The Stone: Subjectivity and the Pitfalls of ‘Rational Choice Philosophy’

Ever since I picked up Alexander Schuessler’s A Logic of Expressive Choice, I have been a rabid opponent of rational choice theory in favor of this alternative method — which for one reason or another, has yet to seriously pick up steam but has about a half dozen fascinating applications — most notable of which was the Obama ’08 campaign.

So to read this regarding the Hegelian view of rational choice, I could not help but be  just a tiny bit pleased:

Rational choice theory came under fire after the economic crisis of 2008, but remains central to economic analysis. Rational choice philosophy, by contrast, was always implausible. Hegel, for one, had denied all three of its central claims in his “Encyclopedia of the Philosophical Sciences” over a century before. In that work, as elsewhere in his writings, nature is not neatly causal, but shot through with randomness. Because of this chaos, we cannot know the significance of what we have done until our community tells us; and ethical life correspondingly consists, not in pursuing wealth and power, but in integrating ourselves into the right kinds of community.

Critical views soon arrived in postwar America as well. By 1953, W. V. O. Quine was exposing the flaws in rational choice epistemology. John Rawls, somewhat later, took on its sham ethical neutrality, arguing that rationality in choice includes moral constraints. The neat causality of rational choice ontology, always at odds with quantum physics, was further jumbled by the environmental crisis, exposed by Rachel Carson’s 1962 book “The Silent Spring,” which revealed that the causal effects of human actions were much more complex, and so less predicable, than previously thought.

These efforts, however, have not so far confronted rational choice individualism as Hegel did: on its home ground, in philosophy itself. Quine’s “ontological relativity” means that at a sufficient level of generality, more than one theory fits the facts; we choose among the alternatives. Rawls’ social philosophy relies on a free choice among possible social structures. Even Richard Rorty, the most iconoclastic of recent American philosophers, phrased his proposals, as Robert Scharff has written, in the “self-confident, post-traditional language of choice.”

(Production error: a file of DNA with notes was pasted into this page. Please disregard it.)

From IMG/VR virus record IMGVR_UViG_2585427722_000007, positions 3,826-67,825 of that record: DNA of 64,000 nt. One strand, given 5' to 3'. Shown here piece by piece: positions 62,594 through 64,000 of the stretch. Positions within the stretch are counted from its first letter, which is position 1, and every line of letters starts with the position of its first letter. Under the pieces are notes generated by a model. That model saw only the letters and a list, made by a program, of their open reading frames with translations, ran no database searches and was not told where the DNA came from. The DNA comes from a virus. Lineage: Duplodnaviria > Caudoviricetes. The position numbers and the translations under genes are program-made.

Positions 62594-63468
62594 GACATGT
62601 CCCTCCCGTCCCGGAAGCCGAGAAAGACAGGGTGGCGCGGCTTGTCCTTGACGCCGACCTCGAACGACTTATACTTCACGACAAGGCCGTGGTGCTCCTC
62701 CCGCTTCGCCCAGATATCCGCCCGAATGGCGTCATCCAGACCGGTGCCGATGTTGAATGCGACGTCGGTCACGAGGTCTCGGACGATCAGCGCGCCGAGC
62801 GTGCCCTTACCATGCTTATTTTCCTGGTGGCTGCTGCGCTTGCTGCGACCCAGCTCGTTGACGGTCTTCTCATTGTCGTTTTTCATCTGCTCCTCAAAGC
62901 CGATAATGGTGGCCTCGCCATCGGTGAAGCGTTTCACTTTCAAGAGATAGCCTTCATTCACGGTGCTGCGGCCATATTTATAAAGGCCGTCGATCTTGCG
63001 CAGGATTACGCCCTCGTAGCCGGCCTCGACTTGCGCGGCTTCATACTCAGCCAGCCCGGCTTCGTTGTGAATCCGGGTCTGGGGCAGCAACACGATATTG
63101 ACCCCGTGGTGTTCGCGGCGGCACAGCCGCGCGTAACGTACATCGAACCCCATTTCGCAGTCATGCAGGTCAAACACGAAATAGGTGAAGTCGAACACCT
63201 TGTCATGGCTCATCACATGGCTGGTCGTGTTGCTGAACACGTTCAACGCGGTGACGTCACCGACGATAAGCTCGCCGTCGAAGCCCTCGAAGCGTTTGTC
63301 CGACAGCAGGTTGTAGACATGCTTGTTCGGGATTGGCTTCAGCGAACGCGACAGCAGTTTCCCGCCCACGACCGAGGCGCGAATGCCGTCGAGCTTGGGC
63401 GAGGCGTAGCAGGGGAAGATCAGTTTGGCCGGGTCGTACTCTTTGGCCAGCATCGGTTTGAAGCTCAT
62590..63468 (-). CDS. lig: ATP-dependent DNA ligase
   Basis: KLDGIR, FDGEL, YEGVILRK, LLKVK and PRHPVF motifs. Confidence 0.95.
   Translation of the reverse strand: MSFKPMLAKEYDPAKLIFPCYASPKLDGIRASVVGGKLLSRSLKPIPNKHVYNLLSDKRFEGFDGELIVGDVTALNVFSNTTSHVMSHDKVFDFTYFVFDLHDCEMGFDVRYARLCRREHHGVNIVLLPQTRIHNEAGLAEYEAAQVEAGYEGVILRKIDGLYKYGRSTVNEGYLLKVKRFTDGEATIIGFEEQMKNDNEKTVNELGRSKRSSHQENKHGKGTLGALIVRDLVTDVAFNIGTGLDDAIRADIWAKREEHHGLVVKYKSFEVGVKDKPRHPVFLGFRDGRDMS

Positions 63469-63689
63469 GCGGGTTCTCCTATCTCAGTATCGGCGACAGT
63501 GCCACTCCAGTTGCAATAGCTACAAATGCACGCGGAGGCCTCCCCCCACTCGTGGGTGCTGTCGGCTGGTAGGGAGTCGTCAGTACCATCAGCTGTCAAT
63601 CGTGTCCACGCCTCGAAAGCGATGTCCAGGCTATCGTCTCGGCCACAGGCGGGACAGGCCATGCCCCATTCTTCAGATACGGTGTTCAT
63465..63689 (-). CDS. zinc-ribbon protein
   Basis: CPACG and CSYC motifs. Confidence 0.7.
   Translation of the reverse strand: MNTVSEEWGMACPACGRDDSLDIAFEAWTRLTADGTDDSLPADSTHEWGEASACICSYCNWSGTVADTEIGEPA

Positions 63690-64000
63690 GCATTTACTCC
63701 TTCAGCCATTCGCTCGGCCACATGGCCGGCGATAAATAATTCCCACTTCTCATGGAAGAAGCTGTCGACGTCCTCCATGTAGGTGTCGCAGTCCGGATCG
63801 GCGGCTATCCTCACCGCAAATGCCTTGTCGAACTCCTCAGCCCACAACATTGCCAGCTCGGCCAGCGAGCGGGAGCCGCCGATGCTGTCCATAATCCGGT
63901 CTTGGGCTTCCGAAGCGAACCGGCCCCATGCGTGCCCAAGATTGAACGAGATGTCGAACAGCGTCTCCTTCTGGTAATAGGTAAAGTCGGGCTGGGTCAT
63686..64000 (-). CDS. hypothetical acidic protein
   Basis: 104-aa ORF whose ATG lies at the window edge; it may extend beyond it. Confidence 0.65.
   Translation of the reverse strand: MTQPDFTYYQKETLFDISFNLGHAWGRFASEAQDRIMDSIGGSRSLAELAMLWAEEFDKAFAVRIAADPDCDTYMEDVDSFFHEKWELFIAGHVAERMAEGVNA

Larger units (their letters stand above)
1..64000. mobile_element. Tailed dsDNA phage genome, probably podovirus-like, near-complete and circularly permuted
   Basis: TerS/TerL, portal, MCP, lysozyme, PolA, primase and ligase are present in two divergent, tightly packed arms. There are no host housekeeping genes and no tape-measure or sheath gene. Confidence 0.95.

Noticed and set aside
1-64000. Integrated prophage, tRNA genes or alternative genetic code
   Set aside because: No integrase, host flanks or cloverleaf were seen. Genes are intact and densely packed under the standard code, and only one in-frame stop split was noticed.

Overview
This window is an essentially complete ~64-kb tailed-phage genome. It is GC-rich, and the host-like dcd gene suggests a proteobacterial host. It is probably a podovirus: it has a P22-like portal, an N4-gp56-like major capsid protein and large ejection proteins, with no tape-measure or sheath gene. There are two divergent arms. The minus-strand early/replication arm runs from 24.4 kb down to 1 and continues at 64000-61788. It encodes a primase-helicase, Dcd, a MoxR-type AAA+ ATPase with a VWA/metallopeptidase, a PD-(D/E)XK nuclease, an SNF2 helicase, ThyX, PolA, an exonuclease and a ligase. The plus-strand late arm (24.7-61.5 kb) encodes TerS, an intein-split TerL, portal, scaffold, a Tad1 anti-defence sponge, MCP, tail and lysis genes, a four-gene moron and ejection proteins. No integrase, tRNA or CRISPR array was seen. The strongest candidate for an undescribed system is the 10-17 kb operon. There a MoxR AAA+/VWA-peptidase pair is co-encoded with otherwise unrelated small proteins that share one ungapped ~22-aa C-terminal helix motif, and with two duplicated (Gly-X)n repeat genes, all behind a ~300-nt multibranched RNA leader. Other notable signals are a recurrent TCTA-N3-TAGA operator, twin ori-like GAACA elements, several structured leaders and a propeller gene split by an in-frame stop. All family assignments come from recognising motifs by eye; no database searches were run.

The inherent flaw — I believe — in rational choice theory isn’t in its attempt to rationalize decision making based on formula.  One’s decision to eat either an apple or an orange — or to steal or not steal — is not a fascinating concept.  What is fascinating is the human reaction to such a question.  “Why only an apple or an orange?” we ask, and in doing so, we begin to look for other answers to the choice presented… a lot of other answers.

Consider the all encompassing question “How should one live?” — a question that has puzzled mankind for thousands of years.  Austerely or luxuriously?  What is austere?  What is luxury?  Drive by a million homes, apartments, mansions, townhomes, and so forth and you’ll see that there is no clear answer to this question, though social planners and government bureaucrats would love to impose such definitions based on their particular, subjective ideal.  Once the question is raised, Pandora’s Box is open, and every possibility comes rushing forth.

Thus the problem with rational choice theory.  Given an infinite set (or a perceived infinite set) the human mind not only puts all sorts of hybrids and alternatives together, but the idea of rationality goes out the window.  Subjectivity in deciding the choice leads to subjectivity in what is considered “rational” by the actor — whether the decision is between an apple or an orange, or it is a variation of lifeboat ethics.

For philosophers, ethicists, policy makers, and others engaged in the public square, this is not an easy question to answer.  The best answers have simply released themselves of the responsibility of answering them — the free market, Burkean and Kirkean conservatism, and classical liberalism — while arranging the gullies and conduits in a general sense.

Still, these do not entirely satisfy… mankind constantly strives to make sense of his world.  We garden, build, plant, study, write, and organize to create that semblance of order.  Rational choice fails in the sense that it tries to rationalize all choice.  One cannot do this.  In the end, one finds themselves in a rearguard action, not explaining the rational but restricting choice — which finds instant rebellion in the hearts of many free will actors.

What we can do, however, is rationalize the ends and define the movement towards this end.  It is why political religions (i.e. ideologies) have sprung up and dominated the post-1789 landscape in the West.  This is not a rational decision by those actors participating in these movements, but one based in identity and emotion.

The trick is embracing the idea that one cannot know the outcome while directing events towards an end.

Allowing free actors to get there — or have a new leader establish a new end — is ultimately a function of the marketplace of ideas and the public square.  Rational choice theory simply does not suffice as either rational or a choice, but rather must be about limiting choices to fit into a subjective rationality not necessarily one’s own — and is therefore utterly insufficient.

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